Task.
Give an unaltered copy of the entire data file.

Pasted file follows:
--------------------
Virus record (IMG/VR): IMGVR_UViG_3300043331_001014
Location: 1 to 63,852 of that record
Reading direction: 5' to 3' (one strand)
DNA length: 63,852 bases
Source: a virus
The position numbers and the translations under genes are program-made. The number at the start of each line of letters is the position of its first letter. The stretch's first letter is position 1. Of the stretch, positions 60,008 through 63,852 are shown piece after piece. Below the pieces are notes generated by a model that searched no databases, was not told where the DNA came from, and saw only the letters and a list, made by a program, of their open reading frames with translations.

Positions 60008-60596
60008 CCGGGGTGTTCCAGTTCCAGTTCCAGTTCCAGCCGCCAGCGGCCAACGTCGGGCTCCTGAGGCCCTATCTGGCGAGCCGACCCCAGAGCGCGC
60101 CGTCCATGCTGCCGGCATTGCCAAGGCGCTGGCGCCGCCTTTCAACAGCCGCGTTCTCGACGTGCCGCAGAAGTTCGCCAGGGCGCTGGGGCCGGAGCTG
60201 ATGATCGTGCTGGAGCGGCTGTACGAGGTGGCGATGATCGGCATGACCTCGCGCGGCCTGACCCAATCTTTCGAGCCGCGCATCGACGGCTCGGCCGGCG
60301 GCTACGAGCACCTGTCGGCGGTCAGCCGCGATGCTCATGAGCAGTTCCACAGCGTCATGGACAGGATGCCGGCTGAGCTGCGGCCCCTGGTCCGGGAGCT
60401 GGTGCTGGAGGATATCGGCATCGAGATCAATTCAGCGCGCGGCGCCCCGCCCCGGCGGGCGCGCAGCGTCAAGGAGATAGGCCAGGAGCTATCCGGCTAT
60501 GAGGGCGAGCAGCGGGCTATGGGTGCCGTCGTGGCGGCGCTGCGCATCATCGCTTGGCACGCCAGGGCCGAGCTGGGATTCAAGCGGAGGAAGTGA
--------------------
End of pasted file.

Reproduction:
Virus record (IMG/VR): IMGVR_UViG_3300043331_001014
Location: 1 to 63,852 of that record
Reading direction: 5' to 3' (one strand)
DNA length: 63,852 bases
Source: a virus
The position numbers and the translations under genes are program-made. The number at the start of each line of letters is the position of its first letter. The stretch's first letter is position 1. Of the stretch, positions 60,008 through 63,852 are shown piece after piece. Below the pieces are notes generated by a model that searched no databases, was not told where the DNA came from, and saw only the letters and a list, made by a program, of their open reading frames with translations.

Positions 60008-60596
60008 CCGGGGTGTTCCAGTTCCAGTTCCAGTTCCAGCCGCCAGCGGCCAACGTCGGGCTCCTGAGGCCCTATCTGGCGAGCCGACCCCAGAGCGCGC
60101 CGTCCATGCTGCCGGCATTGCCAAGGCGCTGGCGCCGCCTTTCAACAGCCGCGTTCTCGACGTGCCGCAGAAGTTCGCCAGGGCGCTGGGGCCGGAGCTG
60201 ATGATCGTGCTGGAGCGGCTGTACGAGGTGGCGATGATCGGCATGACCTCGCGCGGCCTGACCCAATCTTTCGAGCCGCGCATCGACGGCTCGGCCGGCG
60301 GCTACGAGCACCTGTCGGCGGTCAGCCGCGATGCTCATGAGCAGTTCCACAGCGTCATGGACAGGATGCCGGCTGAGCTGCGGCCCCTGGTCCGGGAGCT
60401 GGTGCTGGAGGATATCGGCATCGAGATCAATTCAGCGCGCGGCGCCCCGCCCCGGCGGGCGCGCAGCGTCAAGGAGATAGGCCAGGAGCTATCCGGCTAT
60501 GAGGGCGAGCAGCGGGCTATGGGTGCCGTCGTGGCGGCGCTGCGCATCATCGCTTGGCACGCCAGGGCCGAGCTGGGATTCAAGCGGAGGAAGTGA